CA Live! 2017

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Current Archaeology Awards 2017 – Winners Announced!

The results are in, and having counted your votes, we are pleased to share the winners of the 9th annual Current Archaeology Awards, as announced on Friday 24 February at Current Archaeology Live! 2017. Archaeologist of the Year: Mark Knight Book of the Year: Images of the Ice Age by Paul Bahn Research Project of the […]

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Book of the Year 2017

Winner of the award for Book of the Year was Paul Bahn for Images of the Ice Age (published by Oxford University Press). With detailed discussions of Ice Age images and explorations of how they might be interpreted, this beautiful book demonstrates how sophisticated our ancestors were. Accepting the award, Paul Bahn said: “Thank you […]

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Archaeological Innovation of the Last 50 Years

Winner of the Archaeological Innovation of the Last 50 Years was LiDAR, as exemplified by the New Forest National Park Authority. The award recognized the successful use of laser mapping surveys to reveal thousands of previously unknown archaeological sites, from prehistoric field systems and Bronze Age burial mounds to an undocumented Iron Age hillfort. Lawrence […]

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Between road and river: Investigating a Roman cemetery in Leicester

Until recently, Leicester’s Roman cemeteries had seen little major excavation, and their burial practices were poorly understood. Now an investigation in the city’s West End has given a wealth of new insights into the Roman town’s diverse population, as Mathew Morris reveals. Today, if you stand amid the Victorian terracing, the old factories, and the […]

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Medieval voices: recording England’s early church graffiti

What can graffiti, whether impulsive or ornate, tell us about the hopes, fears, and interests of our medieval forebears? Matthew Champion describes a pioneering project that is shedding light on these enigmatic etchings. Six years ago, deep in the wilds of the Norfolk countryside, a small community archaeology project was born. Established as an entirely […]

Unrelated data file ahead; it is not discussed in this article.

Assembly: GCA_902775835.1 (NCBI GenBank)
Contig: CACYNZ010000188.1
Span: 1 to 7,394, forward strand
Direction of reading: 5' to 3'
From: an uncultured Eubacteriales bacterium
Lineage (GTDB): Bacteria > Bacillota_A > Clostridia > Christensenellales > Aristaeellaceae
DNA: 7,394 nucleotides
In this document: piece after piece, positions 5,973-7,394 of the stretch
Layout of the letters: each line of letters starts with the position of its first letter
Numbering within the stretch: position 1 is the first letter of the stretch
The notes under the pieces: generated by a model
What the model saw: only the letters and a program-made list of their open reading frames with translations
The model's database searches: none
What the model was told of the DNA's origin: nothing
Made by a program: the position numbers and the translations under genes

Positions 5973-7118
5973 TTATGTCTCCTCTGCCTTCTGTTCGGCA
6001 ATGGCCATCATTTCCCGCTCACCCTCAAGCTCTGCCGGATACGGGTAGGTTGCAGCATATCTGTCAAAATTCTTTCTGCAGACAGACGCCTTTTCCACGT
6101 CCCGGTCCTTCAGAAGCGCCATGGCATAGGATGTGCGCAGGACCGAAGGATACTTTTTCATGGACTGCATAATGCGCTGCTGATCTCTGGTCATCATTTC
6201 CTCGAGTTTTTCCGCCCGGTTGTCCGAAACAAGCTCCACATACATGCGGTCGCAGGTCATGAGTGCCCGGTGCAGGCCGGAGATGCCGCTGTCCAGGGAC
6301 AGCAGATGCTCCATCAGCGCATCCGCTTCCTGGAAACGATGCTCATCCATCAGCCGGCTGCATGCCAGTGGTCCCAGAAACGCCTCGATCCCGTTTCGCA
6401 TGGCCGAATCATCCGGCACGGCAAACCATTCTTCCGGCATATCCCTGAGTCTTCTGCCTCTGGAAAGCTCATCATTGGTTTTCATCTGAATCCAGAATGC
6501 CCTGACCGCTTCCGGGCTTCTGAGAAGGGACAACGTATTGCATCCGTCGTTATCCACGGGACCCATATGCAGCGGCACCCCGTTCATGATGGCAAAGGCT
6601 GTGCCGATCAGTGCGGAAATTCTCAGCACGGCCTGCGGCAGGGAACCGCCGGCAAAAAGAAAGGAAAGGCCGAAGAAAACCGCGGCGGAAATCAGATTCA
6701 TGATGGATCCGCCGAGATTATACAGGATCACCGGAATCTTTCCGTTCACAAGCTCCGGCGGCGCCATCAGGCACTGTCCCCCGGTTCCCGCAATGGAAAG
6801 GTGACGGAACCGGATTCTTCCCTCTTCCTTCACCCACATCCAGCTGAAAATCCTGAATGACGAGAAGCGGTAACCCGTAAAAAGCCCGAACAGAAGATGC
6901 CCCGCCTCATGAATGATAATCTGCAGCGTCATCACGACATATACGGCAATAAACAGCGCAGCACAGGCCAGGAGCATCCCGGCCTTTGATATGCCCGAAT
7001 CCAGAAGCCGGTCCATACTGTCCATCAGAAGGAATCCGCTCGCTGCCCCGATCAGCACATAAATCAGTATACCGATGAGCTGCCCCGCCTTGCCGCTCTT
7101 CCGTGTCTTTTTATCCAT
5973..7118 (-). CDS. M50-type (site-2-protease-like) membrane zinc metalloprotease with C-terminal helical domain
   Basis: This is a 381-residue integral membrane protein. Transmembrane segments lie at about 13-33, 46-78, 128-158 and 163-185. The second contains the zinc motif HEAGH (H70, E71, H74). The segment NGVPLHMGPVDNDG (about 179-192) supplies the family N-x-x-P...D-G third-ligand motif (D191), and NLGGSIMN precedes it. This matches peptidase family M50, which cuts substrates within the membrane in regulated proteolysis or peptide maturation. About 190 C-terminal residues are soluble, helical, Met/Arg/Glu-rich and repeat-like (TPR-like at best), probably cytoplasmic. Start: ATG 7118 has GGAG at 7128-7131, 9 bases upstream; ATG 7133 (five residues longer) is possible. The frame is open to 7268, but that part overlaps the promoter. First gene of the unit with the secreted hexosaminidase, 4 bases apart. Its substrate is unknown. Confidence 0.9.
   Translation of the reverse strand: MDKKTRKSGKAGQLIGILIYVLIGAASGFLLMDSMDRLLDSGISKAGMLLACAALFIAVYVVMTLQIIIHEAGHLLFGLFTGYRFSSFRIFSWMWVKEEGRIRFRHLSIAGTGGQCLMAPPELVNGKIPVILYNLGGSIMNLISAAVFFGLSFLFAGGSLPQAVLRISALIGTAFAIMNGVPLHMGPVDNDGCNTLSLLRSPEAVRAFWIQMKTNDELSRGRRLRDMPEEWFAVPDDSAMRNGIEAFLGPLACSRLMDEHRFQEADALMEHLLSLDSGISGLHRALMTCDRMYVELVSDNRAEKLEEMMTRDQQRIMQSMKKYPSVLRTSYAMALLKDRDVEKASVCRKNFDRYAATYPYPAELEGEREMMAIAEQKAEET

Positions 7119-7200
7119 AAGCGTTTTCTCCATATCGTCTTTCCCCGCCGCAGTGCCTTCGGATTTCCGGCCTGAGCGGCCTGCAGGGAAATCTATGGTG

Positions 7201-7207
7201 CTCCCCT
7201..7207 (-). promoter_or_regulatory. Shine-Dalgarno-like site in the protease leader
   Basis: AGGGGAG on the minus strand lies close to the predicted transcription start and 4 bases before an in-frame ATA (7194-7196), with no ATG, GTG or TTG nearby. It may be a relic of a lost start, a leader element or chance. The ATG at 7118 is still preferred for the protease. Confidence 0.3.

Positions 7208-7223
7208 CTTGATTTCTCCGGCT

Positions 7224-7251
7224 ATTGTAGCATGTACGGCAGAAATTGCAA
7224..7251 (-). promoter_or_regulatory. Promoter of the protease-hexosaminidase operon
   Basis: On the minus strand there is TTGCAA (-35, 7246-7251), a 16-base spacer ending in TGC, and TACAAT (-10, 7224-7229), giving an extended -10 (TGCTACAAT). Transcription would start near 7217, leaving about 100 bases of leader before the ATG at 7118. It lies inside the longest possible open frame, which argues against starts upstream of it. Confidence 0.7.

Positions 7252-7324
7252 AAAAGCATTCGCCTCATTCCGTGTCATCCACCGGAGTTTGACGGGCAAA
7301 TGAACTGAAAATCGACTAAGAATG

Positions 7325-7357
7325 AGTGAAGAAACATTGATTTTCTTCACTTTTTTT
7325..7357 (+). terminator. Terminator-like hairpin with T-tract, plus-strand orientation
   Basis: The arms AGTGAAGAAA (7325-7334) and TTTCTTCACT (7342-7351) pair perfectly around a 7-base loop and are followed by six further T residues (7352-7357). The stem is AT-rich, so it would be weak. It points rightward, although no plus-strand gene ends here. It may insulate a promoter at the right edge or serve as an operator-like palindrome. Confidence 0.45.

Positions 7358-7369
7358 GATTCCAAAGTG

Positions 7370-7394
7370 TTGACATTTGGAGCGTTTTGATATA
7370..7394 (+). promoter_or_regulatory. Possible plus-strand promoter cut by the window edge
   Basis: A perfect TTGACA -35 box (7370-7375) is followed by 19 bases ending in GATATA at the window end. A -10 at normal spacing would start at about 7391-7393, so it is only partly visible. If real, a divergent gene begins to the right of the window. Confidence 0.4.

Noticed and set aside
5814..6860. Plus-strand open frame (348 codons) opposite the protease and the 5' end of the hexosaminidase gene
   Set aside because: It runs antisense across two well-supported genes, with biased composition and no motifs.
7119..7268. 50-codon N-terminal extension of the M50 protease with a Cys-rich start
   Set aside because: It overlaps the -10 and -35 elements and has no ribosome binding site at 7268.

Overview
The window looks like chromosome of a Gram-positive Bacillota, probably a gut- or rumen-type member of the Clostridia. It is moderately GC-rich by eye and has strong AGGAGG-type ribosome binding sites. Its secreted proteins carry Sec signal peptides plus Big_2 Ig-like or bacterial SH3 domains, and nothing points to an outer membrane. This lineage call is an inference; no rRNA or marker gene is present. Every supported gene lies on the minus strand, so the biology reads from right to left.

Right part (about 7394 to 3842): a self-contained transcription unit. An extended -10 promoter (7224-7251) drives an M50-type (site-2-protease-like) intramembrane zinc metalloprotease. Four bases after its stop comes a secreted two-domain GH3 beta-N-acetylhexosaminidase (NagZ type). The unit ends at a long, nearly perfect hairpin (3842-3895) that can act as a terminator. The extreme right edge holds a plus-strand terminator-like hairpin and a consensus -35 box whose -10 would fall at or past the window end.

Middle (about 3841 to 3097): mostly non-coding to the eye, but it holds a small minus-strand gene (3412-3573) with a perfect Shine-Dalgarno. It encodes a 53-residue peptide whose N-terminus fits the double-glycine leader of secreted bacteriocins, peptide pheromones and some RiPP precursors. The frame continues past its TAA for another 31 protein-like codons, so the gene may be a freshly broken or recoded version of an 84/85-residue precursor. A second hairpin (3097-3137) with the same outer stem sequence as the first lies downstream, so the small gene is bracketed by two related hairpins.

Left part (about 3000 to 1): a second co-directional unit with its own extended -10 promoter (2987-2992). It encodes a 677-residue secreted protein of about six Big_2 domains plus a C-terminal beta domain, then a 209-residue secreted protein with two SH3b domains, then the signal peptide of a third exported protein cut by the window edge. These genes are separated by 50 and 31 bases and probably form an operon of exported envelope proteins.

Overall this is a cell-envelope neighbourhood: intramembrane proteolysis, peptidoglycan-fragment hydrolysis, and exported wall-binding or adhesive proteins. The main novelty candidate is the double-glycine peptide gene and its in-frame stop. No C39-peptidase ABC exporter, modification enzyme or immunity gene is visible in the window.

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Wales in the Vanguard: Pioneering protection of the past

Fortieth birthdays rarely pass without a moment of introspection, but Wales shows no sign of resting on its laurels as its Archaeological Trusts notch up that anniversary. Instead, the country is blazing a trail through the landscape of heritage protection. Chris Catling casts his eye over how Wales got to where it is today, and […]

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The mystery in the marsh: Exploring an Anglo-Saxon island at Little Carlton

In May 2014, Current Archaeology reported on the discovery of a plaque inscribed with the name of an Anglo-Saxon woman, ‘Cudburg’, at Little Carlton near Louth, Lincolnshire. The site has since emerged as one of the most important high-status settlements yet found in the region. Peter Townend, Hugh Willmott, Adam Daubney, and Graham Vickers explain […]

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Fast track to the past: Celebrating Crossrail’s archaeology

The construction of the capital’s new railway, Crossrail, through the heart of London resulted in one of the most extensive archaeological programmes ever undertaken. With the digs just complete, what have been the highlights? Nadia Durrani reports. In December 2015, after six years in the field, the final trowel hit the ground in the Crossrail […]

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Britons Abroad

The untold story of emigration and object mobility from Roman Britain Britons are traditionally believed to have taken scant advantage of the opportunities to travel that the Roman Empire presented. But do tantalising clusters of brooches tell a different story? Tatiana Ivleva has gone in search of the Britons abroad. Sometime around AD 80, two […]

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Writing Mucking: lives in land

Current Archaeology normally features dirt archaeology, but archaeologists today often excavate archives as well – that is to say, they are engaged in digging into the archives in order to publish definitive accounts of past excavations. Here Christopher Evans and Sam Lucy give us an idea of the challenges they faced in completing the last […]